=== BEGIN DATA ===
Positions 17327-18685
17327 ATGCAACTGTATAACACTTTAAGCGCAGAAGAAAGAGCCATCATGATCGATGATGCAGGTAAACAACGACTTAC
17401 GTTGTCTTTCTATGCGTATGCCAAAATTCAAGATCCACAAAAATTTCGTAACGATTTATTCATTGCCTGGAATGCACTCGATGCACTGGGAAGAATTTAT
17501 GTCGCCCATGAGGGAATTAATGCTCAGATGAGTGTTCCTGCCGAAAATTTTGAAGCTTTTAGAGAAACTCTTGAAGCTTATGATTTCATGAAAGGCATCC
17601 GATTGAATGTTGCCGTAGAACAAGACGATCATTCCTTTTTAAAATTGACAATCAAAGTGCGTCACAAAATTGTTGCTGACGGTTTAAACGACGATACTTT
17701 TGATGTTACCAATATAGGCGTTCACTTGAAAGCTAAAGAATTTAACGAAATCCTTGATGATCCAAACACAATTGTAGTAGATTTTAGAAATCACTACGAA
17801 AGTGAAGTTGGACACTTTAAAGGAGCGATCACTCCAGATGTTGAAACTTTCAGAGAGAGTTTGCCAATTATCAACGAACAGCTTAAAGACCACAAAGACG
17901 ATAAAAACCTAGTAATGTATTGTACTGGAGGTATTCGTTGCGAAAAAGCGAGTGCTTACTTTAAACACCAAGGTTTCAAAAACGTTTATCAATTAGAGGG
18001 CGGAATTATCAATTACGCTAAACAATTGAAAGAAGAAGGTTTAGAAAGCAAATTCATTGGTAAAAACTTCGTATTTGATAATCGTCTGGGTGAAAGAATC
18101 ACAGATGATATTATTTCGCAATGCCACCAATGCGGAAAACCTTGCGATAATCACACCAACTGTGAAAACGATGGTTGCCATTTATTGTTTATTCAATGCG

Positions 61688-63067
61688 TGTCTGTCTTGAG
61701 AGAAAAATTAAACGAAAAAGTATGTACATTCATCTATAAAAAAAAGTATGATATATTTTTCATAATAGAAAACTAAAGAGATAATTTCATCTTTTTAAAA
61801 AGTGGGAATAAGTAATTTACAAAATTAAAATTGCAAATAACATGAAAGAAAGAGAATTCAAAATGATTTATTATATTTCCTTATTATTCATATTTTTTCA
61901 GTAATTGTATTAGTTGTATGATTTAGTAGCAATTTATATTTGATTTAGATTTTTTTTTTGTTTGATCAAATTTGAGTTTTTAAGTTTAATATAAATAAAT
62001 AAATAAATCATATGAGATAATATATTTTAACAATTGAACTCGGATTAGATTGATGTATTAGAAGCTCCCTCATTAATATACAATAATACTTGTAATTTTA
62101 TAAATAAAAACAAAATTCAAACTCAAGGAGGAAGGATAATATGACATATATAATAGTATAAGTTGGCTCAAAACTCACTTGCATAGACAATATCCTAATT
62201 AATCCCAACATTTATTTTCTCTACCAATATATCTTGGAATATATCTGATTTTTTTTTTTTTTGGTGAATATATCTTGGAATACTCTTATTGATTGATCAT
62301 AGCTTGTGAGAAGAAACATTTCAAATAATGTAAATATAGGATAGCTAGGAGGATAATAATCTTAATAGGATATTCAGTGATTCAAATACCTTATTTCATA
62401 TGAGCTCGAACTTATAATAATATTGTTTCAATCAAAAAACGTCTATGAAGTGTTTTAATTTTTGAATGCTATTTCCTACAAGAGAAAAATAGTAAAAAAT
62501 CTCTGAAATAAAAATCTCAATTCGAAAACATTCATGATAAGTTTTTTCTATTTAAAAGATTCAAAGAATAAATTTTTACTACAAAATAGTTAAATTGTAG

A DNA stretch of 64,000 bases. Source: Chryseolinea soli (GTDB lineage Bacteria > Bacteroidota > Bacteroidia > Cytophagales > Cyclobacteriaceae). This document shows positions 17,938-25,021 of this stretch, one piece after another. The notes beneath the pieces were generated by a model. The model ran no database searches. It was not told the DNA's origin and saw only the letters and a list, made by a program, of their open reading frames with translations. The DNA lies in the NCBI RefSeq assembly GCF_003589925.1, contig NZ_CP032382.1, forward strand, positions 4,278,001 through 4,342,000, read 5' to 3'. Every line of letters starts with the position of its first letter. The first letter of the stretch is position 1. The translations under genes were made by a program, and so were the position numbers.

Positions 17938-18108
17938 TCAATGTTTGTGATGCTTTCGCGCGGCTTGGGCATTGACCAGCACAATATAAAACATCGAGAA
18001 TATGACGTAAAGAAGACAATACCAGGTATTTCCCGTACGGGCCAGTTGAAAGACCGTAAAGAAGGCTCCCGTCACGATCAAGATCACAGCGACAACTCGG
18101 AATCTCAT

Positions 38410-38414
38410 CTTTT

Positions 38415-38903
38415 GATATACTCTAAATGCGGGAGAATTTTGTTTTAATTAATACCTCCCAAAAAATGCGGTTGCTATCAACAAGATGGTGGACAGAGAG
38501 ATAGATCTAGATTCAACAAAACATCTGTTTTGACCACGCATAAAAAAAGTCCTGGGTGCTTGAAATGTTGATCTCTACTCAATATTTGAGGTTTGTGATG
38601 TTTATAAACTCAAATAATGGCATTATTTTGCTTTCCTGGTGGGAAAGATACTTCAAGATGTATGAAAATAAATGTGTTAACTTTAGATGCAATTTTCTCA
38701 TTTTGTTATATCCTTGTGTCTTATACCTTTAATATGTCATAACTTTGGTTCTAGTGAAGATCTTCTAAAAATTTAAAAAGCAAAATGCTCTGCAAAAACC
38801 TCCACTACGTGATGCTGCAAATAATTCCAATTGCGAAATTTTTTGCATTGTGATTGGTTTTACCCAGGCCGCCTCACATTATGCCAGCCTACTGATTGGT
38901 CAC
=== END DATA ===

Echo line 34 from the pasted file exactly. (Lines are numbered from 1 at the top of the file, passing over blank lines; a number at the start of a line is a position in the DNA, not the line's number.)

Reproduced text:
38801 TCCACTACGTGATGCTGCAAATAATTCCAATTGCGAAATTTTTTGCATTGTGATTGGTTTTACCCAGGCCGCCTCACATTATGCCAGCCTACTGATTGGT